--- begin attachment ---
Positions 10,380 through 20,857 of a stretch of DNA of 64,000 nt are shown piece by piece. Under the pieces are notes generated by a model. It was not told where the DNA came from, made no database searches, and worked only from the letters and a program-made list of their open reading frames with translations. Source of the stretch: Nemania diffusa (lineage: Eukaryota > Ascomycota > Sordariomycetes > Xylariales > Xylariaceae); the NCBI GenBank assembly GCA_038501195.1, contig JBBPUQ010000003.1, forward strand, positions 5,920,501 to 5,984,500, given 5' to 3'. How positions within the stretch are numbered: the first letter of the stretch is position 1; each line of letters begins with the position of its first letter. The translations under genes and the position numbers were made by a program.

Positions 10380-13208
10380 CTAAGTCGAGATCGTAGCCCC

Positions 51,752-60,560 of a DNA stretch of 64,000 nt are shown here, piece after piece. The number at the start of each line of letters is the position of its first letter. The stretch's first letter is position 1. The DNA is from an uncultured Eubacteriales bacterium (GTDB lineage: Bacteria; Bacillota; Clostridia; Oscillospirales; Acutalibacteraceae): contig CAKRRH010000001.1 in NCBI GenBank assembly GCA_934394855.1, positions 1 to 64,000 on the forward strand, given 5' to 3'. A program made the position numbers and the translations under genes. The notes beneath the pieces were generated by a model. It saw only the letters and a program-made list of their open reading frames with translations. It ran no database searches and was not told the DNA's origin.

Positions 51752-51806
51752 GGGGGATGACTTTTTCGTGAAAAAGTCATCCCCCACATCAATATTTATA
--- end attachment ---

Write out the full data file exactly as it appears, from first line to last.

Positions 10,380 through 20,857 of a stretch of DNA of 64,000 nt are shown piece by piece. Under the pieces are notes generated by a model. It was not told where the DNA came from, made no database searches, and worked only from the letters and a program-made list of their open reading frames with translations. Source of the stretch: Nemania diffusa (lineage: Eukaryota > Ascomycota > Sordariomycetes > Xylariales > Xylariaceae); the NCBI GenBank assembly GCA_038501195.1, contig JBBPUQ010000003.1, forward strand, positions 5,920,501 to 5,984,500, given 5' to 3'. How positions within the stretch are numbered: the first letter of the stretch is position 1; each line of letters begins with the position of its first letter. The translations under genes and the position numbers were made by a program.

Positions 10380-13208
10380 CTAAGTCGAGATCGTAGCCCC

Positions 51,752-60,560 of a DNA stretch of 64,000 nt are shown here, piece after piece. The number at the start of each line of letters is the position of its first letter. The stretch's first letter is position 1. The DNA is from an uncultured Eubacteriales bacterium (GTDB lineage: Bacteria; Bacillota; Clostridia; Oscillospirales; Acutalibacteraceae): contig CAKRRH010000001.1 in NCBI GenBank assembly GCA_934394855.1, positions 1 to 64,000 on the forward strand, given 5' to 3'. A program made the position numbers and the translations under genes. The notes beneath the pieces were generated by a model. It saw only the letters and a program-made list of their open reading frames with translations. It ran no database searches and was not told the DNA's origin.

Positions 51752-51806
51752 GGGGGATGACTTTTTCGTGAAAAAGTCATCCCCCACATCAATATTTATA